By Michael Witter, GUEST COLUMNIST - Jamaica Gleaner
Economists and policymakers in Europe are divided over whether public policy should pursue austerity or economic growth for countries in the current recession. With the election of the pro-growth François Hollande to the French presidency, there has been daily speculation in the press about an imminent clash with the pro-austerity German Chancellor Angela Merkel.
The immediate concern is the Greek economy, but because of the contagion that can spread through the integrated European banking system, the concern is also for the economies of Italy, Spain, and Portugal, and, by extension, the whole European Union. At the recent G8 meeting, President Obama sided with the pro-growth forces, isolating Chancellor Merkel into apparently softening her position on Greece somewhat.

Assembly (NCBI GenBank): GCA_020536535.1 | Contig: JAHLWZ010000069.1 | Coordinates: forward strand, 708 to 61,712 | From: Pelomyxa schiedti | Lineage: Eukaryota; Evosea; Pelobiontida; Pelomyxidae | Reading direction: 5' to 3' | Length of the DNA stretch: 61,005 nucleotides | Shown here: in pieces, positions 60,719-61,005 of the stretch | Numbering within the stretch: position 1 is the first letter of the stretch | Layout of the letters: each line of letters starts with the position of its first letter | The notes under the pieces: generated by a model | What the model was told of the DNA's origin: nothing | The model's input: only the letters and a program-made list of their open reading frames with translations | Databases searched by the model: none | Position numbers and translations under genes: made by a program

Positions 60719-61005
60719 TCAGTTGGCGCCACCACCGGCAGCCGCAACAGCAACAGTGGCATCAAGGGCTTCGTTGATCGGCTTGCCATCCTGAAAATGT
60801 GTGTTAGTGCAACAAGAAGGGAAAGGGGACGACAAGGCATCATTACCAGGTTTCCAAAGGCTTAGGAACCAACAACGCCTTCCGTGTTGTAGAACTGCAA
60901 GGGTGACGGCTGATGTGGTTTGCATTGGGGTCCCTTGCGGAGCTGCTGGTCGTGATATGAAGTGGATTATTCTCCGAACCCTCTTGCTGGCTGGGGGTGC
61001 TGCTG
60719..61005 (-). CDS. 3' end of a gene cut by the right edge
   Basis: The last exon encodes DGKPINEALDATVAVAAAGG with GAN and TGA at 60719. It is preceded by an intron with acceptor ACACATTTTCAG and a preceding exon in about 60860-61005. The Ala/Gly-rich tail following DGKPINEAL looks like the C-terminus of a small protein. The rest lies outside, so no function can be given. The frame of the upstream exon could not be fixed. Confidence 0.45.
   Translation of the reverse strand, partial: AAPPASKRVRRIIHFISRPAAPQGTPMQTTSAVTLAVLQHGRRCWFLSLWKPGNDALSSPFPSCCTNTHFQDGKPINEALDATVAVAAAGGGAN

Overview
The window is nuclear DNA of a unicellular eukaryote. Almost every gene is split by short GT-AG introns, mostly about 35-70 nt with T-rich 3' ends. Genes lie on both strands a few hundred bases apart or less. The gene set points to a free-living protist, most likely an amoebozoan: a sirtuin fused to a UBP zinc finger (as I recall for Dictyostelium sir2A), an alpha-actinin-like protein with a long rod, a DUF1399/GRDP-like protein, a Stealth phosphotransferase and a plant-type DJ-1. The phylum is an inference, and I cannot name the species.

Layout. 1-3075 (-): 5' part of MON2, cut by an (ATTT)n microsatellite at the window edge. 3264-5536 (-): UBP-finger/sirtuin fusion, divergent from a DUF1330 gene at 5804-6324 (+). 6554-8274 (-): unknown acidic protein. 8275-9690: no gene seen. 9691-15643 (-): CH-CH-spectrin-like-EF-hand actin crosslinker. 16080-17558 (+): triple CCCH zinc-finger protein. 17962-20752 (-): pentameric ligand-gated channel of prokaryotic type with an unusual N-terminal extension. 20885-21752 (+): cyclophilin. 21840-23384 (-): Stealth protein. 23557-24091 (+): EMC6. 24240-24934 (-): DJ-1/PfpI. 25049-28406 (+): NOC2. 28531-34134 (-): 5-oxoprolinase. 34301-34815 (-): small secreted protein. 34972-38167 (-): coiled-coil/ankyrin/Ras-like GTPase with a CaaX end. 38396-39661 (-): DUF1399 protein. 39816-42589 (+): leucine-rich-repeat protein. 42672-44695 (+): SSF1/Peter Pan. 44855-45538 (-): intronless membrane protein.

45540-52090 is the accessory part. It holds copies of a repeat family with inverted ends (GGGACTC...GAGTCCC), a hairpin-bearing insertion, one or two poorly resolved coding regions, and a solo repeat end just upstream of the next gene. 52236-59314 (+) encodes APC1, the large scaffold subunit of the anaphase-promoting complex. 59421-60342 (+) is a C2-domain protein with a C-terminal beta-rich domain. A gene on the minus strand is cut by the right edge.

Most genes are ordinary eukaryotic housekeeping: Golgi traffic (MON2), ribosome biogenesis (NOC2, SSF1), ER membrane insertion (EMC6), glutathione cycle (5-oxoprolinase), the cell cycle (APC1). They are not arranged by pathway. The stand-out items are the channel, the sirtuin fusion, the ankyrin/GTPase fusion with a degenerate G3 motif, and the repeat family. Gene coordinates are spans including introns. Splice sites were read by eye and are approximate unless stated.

The argument for austerity is that the State must reduce its deficit by cutting expenditure to match the public revenues. Public revenues have been either stagnant or declining because the economy has been contracting in the global recession. Recession means that economic activity slows down, employment and incomes decline, and with them, taxes also decline. The pro-growth criticism of the austerity approach is that reduced public expenditure will cause further contraction of the economy and reinforce the tendencies for recession. In the worst-case scenario, the downward spiral of the economy continues.
greek horror stories
The situation in Greece is already very bad, with unemployment at almost 22 per cent and social services cut drastically. There are daily horror stories of extreme hardships being faced by the Greek people. The Italian unemployment rate is still only about 10 per cent, but the economy is quite fragile and investor confidence is weakening, as is evident in the rising cost to the government of borrowing.
The situation in Spain is much worse, with the unemployment rate estimated at about 25 per cent. Five of Spain's banks were downgraded recently by Standard and Poor's, and its fourth-largest bank is seeking a bailout of about US$23 billion. Italy and Spain already have governments committed to and implementing austerity programmes.